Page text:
DATA COLLECTION  |  OCTOBER 2016

Who’s winning the clean-tech race?

You could be forgiven if you thought the European Union—historically a leader on low-carbon finance and policy efforts—would have a competitive edge in clean energy markets. But you would need to think again.

 

By Taylor Dimsdale

Total Investment in Clean Energy ($bn)

Sources: Bloomberg New Energy Finance; Xinhuanet (via E3G)

China is now investing over twice as much in clean energy as the EU. Yet as recently as 2007, the EU was investing more than four times as much in clean energy as China.

Sources: Bloomberg New Energy Finance; Xinhuanet (via E3G)

China compares favorably to Europe even when looking at the same figures on a per capita basis or as a percentage of GDP.

New Investment in Clean Energy 

Source: Bloomberg New Energy Finance

While energy models show smooth investment transitions to low-carbon economies, the real world of infrastructure investment is characterized by boom and bust cycles, which can be disruptive. For example, the top 20 European energy utilities have lost half a trillion euros of value since 2008; meanwhile, China is planning a fivefold increase in clean-energy investment to 2020. A clean-energy investment bubble in major European economies over the past decade or so drove much of the growth of global low-carbon markets. But within the past few years, as clean-energy growth in emerging economies has picked up, there has been a significant dip in “green” investment in Europe.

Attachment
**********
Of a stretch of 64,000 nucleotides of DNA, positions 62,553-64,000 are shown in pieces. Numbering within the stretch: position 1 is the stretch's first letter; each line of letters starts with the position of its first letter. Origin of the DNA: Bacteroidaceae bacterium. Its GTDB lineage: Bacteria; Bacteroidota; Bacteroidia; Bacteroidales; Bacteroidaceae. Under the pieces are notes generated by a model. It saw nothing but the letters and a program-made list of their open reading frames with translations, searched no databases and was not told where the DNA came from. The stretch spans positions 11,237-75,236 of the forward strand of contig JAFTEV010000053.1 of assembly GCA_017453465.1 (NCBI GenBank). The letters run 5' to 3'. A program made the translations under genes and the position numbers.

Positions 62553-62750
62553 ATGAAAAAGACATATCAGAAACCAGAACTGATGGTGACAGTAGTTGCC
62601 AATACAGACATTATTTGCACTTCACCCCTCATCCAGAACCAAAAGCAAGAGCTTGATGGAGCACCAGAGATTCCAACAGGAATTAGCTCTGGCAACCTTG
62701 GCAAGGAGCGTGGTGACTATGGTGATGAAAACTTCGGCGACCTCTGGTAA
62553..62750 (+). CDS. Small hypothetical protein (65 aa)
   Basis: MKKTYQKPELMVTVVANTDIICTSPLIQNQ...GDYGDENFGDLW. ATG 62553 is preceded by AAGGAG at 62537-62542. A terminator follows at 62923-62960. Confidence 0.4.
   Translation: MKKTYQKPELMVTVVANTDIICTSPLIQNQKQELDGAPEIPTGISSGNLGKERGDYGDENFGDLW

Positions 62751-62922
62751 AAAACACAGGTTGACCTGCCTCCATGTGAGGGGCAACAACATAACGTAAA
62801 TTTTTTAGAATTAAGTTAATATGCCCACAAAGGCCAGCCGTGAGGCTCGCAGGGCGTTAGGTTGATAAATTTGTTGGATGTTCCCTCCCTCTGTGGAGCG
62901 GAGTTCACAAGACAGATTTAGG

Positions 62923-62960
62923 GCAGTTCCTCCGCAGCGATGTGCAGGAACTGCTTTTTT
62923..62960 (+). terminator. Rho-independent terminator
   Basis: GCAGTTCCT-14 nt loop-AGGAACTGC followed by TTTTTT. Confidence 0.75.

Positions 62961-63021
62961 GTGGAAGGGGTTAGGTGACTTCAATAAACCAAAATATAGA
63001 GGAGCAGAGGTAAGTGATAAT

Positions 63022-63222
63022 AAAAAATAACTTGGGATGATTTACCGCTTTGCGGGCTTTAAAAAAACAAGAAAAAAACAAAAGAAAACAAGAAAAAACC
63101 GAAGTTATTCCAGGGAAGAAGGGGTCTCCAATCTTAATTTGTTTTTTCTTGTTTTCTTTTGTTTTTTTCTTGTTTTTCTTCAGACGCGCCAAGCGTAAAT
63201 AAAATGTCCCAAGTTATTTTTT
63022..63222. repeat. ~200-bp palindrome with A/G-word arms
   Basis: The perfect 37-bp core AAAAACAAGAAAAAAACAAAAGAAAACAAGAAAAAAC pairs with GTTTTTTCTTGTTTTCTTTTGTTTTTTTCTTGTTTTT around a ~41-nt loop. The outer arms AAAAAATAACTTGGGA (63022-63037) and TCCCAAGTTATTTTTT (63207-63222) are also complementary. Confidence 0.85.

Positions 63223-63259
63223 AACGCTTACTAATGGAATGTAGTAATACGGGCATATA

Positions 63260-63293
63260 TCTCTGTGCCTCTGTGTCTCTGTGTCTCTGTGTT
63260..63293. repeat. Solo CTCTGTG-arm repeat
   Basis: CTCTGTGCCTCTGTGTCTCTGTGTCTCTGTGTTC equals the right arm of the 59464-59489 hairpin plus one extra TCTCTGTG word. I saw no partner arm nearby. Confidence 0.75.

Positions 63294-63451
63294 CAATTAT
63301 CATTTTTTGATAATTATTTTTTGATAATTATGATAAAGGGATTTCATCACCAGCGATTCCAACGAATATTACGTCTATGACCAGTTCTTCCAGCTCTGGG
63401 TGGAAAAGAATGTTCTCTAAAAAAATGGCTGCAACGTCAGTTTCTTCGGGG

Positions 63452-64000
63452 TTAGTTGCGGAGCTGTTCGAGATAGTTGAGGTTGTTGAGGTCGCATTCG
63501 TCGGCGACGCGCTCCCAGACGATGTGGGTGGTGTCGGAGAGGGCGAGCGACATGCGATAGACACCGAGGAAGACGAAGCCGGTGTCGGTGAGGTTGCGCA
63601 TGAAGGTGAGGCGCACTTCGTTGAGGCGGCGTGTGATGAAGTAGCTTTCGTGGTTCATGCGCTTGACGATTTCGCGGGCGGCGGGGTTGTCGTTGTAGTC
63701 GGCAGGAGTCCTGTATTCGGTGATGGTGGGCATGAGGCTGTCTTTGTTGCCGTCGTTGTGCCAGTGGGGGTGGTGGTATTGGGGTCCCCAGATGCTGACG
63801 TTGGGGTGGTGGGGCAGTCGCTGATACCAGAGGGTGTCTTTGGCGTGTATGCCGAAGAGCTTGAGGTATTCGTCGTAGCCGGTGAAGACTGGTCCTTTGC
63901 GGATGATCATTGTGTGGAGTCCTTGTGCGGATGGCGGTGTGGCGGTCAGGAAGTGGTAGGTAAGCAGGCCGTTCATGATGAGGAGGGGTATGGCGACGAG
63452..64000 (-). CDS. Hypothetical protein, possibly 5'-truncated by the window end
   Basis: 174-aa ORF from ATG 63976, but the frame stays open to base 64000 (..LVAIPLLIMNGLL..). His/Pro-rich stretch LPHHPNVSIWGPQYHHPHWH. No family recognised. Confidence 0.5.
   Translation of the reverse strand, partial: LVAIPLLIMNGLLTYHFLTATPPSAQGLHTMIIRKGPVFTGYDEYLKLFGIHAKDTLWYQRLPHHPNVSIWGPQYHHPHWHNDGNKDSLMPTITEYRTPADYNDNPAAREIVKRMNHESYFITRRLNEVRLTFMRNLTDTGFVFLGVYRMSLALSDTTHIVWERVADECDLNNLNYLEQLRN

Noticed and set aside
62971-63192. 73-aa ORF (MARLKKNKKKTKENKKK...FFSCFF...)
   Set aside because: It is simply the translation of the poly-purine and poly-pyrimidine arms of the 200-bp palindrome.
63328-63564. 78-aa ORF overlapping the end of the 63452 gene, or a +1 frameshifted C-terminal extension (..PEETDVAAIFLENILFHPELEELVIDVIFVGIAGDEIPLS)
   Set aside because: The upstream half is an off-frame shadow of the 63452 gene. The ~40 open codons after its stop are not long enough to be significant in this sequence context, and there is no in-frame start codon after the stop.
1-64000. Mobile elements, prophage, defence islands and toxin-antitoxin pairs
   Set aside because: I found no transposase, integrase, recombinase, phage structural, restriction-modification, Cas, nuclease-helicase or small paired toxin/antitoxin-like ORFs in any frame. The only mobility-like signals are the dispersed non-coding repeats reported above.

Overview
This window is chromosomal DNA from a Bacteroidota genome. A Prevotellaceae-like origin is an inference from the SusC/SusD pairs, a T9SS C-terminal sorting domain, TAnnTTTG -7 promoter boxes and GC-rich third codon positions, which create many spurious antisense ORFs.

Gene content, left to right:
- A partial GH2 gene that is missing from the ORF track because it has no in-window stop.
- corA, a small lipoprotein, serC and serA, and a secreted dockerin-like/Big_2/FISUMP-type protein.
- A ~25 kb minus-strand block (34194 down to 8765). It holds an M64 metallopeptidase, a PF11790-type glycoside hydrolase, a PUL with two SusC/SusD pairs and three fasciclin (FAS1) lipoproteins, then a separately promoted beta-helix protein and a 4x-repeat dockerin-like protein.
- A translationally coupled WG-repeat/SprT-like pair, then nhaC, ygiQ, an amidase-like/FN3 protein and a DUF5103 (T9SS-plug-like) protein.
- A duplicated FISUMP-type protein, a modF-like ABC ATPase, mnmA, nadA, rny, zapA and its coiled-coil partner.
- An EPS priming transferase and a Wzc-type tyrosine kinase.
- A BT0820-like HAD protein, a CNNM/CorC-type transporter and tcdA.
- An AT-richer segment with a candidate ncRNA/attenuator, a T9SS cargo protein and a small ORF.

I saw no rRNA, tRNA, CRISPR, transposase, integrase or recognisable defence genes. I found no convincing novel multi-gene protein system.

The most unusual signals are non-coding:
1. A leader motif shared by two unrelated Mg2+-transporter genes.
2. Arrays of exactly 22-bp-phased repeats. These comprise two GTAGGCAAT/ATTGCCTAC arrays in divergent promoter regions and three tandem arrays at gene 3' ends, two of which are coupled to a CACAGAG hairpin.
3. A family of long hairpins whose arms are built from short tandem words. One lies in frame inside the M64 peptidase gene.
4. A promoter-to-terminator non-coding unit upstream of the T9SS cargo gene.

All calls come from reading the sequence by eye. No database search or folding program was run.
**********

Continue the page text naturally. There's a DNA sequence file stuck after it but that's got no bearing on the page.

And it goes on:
If the past is any guide, the low-carbon transition will be a bumpy ride and other competitors will have plenty of opportunities to emerge. But China isn’t backtracking on its efforts to restructure its economy for more sustainable growth, including ambitious efforts on clean energy. China’s pledge to meet 20 percent of its energy needs with nonfossil energy by 2030, for example, will require China to deploy up to 1,000 GW of wind, solar, nuclear, and other zero-emission power-generation capacity by 2030—equivalent to Europe’s entire existing electricity-generation fleet. If another country wants to win this race, they’d better move fast.

Taylor Dimsdale is head of research at Third Generation Environmentalism (E3G)

Share This